I have given birth once in the USA and twice in Germany (two different hospitals). My experiences in the German hospitals were superior in every way. They didn't force *anything* on me or even try to. When I said I didn't want any meds, they didn't even ask me a second time. When my son was sunny side up and causing terrible back labor the midwives twisted and turned me until he turned the right way. When I wanted a VBAC, they were completely fine with it, they didn't give me any hassle *at all*. When my second birth ended in an emergency c-section I was fine with it because I knew it was *actually* necessary. I can't even express how different the experiences were.

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I have given birth once in the USA and twice in Germany (two different hospitals). My experiences in the German hospitals were superior in every way. They didn't force *anything* on me or even try to. When I said I didn't want any meds, they didn't even ask me a second time. When my son was sunny side up and causing terrible back labor the midwives twisted and turned me until he turned the right way. When I wanted a VBAC, they were completely fine with it, they didn't give me any hassle *at all*. When my second birth ended in an emergency c-section I was fine with it because I knew it was *actually* necessary. I can't even express how different the experiences were.

 

But I've given birth twice in the US and nothing was forced on me nor did they even try to. That's why anecdotal evidence isn't enough. Also - the US is so much bigger than Germany. And each state has different laws.

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But I've given birth twice in the US and nothing was forced on me nor did they even try to. That's why anecdotal evidence isn't enough.

 

Absolutely true. I highly recommend the book "Birth as an American Rite of Passage" for statistics vs. anecdotal evidence. Unfortunately, the trend in American hospitals is away from natural birth. There are lots and lots of hospitals that will not do VBACs at all.

 

Also - the US is so much bigger than Germany. And each state has different laws.

 

In the case of what hospitals or doctors try to talk you into, insist is necessary and such, laws have little (if anything) to do with it.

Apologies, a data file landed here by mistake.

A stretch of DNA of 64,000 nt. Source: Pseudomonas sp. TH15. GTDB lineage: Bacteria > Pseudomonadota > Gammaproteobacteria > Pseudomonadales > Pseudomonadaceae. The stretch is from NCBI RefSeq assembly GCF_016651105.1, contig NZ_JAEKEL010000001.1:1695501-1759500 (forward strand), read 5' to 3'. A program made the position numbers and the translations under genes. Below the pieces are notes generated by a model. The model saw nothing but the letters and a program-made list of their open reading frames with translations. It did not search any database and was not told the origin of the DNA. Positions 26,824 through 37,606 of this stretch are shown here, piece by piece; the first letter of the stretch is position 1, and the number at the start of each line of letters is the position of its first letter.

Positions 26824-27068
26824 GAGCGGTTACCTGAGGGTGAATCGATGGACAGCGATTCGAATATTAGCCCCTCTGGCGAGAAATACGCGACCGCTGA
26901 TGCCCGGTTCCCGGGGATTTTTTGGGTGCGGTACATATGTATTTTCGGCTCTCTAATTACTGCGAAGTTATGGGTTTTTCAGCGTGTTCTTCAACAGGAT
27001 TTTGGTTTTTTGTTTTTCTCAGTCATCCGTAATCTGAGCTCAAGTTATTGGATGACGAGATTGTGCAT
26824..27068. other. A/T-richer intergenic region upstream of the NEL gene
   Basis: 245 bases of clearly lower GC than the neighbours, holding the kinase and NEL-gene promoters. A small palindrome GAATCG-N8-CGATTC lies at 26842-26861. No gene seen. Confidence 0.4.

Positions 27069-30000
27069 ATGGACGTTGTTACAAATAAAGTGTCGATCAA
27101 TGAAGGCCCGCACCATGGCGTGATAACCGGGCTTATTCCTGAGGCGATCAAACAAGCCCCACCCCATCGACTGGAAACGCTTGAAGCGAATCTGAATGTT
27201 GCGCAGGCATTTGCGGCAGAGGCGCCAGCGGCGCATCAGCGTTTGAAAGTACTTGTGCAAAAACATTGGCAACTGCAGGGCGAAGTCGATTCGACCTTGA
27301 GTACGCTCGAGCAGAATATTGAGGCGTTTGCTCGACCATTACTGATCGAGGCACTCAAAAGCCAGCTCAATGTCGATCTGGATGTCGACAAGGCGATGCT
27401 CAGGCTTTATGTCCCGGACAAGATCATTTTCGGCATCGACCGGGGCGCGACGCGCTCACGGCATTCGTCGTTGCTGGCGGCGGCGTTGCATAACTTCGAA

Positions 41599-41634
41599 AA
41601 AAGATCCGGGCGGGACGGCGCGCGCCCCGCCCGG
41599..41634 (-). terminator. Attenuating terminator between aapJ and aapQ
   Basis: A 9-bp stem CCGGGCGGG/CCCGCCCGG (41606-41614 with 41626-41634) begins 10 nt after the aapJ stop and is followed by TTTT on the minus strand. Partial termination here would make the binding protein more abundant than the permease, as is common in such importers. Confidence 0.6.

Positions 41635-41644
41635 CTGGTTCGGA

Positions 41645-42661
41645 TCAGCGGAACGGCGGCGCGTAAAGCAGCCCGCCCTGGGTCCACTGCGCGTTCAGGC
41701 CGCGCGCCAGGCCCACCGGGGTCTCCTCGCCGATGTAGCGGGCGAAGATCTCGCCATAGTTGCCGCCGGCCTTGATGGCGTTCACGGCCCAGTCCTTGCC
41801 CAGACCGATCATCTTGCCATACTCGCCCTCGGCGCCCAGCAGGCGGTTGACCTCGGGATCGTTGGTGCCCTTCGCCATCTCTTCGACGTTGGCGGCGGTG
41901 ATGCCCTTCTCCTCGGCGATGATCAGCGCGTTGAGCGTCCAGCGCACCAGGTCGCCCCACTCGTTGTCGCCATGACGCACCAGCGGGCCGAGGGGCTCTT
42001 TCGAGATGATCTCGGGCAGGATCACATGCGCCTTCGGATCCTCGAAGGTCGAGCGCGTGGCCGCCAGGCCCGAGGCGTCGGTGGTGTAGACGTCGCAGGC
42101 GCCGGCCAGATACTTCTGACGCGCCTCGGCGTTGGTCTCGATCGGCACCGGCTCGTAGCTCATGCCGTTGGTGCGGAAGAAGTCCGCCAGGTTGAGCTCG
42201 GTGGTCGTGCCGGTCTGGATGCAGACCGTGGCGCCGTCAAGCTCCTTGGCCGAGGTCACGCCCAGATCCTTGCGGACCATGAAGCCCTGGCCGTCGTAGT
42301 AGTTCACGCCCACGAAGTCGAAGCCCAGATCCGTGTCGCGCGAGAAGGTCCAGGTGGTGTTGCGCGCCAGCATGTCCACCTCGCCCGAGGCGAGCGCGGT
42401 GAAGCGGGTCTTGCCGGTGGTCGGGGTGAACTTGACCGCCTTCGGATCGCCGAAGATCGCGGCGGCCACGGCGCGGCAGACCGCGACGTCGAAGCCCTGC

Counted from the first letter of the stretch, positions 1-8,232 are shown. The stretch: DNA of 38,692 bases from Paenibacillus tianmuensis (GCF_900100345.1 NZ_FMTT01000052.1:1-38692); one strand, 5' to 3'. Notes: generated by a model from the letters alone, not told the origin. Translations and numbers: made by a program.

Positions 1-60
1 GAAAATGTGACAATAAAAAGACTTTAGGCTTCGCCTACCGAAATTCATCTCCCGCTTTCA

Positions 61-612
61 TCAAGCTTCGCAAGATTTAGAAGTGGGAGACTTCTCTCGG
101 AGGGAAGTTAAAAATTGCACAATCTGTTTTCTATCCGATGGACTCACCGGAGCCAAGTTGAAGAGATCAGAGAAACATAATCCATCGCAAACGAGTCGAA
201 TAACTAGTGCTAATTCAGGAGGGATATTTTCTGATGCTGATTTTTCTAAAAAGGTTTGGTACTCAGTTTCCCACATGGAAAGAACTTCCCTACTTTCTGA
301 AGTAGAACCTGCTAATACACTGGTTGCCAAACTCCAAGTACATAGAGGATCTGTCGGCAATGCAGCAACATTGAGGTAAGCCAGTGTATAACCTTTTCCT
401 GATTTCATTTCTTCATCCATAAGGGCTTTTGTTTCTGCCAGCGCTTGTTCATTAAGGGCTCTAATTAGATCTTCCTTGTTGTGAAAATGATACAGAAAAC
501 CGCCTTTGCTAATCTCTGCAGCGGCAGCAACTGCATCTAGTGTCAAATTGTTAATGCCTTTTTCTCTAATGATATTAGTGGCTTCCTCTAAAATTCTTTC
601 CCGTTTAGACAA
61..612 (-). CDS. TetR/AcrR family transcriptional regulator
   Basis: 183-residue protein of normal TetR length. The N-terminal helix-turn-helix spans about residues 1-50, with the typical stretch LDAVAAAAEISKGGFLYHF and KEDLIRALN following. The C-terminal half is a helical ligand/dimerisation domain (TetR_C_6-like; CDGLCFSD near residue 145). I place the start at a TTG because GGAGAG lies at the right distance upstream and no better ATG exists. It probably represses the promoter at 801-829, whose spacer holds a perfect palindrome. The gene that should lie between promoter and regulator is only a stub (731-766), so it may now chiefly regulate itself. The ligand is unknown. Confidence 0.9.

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Well then the midwife will have to suffer the repercussions for choosing not to have a license. Perhaps this will encourage others who choose to knowingly break the law to not participate in high risk births that would better served by someone else.

Frankly, I hope she receives a harsh sentence.

I only wish there was a way to charge the mother for valuing her birth experience over the life of her child.

 

based on what we're seeing in America when it comes to people who risk their lives to knowingly break the law, the "high risk" doesn't stop people from breaking the law, and many times dying.

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My husband has been a lawyer for 18 year, mainly as a prosecutor. He says grand juries tend to do whatever the district attorney wants them to do. :glare:

 

When I served on our local grand jury several years ago we heard an assault case. The DA tried to pressure us to make decision after only hearing from the victim and his wife, but their stories seemed rather fishy and didn't quite add up. The DA seemed rather ruffled when we insisted on speaking to the physician the victim saw after the assault. Then was all kinds of agitated, almost angry, when we decided the assault didnt meet the legal requirements for a felonious assault, because it didn't. Not saying your DH is like this, but my exp. Says grand juries often feel compelled or pressured to make decisions against their conscience.

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In the case of what hospitals or doctors try to talk you into, insist is necessary and such, laws have little (if anything) to do with it.

 

I'll concede that;) Perhaps it's better to say that different states have different cultures. Where I live on the West coast there is a culture that is much more amenable to midwives etc. (and more natural medicine in general).